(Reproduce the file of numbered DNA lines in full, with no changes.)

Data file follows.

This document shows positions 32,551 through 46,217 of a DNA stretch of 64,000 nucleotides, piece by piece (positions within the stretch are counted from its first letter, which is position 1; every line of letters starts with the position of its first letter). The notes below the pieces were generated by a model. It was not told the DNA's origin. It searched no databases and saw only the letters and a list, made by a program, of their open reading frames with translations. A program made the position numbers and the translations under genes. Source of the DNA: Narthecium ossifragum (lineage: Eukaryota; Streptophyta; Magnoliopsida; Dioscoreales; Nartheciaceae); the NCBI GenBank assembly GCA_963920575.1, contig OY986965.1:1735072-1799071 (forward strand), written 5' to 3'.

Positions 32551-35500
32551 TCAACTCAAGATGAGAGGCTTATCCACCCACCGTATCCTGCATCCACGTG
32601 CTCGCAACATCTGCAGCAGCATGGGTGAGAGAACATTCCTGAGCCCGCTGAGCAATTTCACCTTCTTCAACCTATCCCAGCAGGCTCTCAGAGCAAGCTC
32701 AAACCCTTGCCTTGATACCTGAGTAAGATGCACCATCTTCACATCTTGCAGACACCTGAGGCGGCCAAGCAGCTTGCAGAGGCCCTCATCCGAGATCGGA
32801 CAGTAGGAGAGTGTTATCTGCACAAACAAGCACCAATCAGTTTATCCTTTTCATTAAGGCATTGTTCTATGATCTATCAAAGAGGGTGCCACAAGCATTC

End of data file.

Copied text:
This document shows positions 32,551 through 46,217 of a DNA stretch of 64,000 nucleotides, piece by piece (positions within the stretch are counted from its first letter, which is position 1; every line of letters starts with the position of its first letter). The notes below the pieces were generated by a model. It was not told the DNA's origin. It searched no databases and saw only the letters and a list, made by a program, of their open reading frames with translations. A program made the position numbers and the translations under genes. Source of the DNA: Narthecium ossifragum (lineage: Eukaryota; Streptophyta; Magnoliopsida; Dioscoreales; Nartheciaceae); the NCBI GenBank assembly GCA_963920575.1, contig OY986965.1:1735072-1799071 (forward strand), written 5' to 3'.

Positions 32551-35500
32551 TCAACTCAAGATGAGAGGCTTATCCACCCACCGTATCCTGCATCCACGTG
32601 CTCGCAACATCTGCAGCAGCATGGGTGAGAGAACATTCCTGAGCCCGCTGAGCAATTTCACCTTCTTCAACCTATCCCAGCAGGCTCTCAGAGCAAGCTC
32701 AAACCCTTGCCTTGATACCTGAGTAAGATGCACCATCTTCACATCTTGCAGACACCTGAGGCGGCCAAGCAGCTTGCAGAGGCCCTCATCCGAGATCGGA
32801 CAGTAGGAGAGTGTTATCTGCACAAACAAGCACCAATCAGTTTATCCTTTTCATTAAGGCATTGTTCTATGATCTATCAAAGAGGGTGCCACAAGCATTC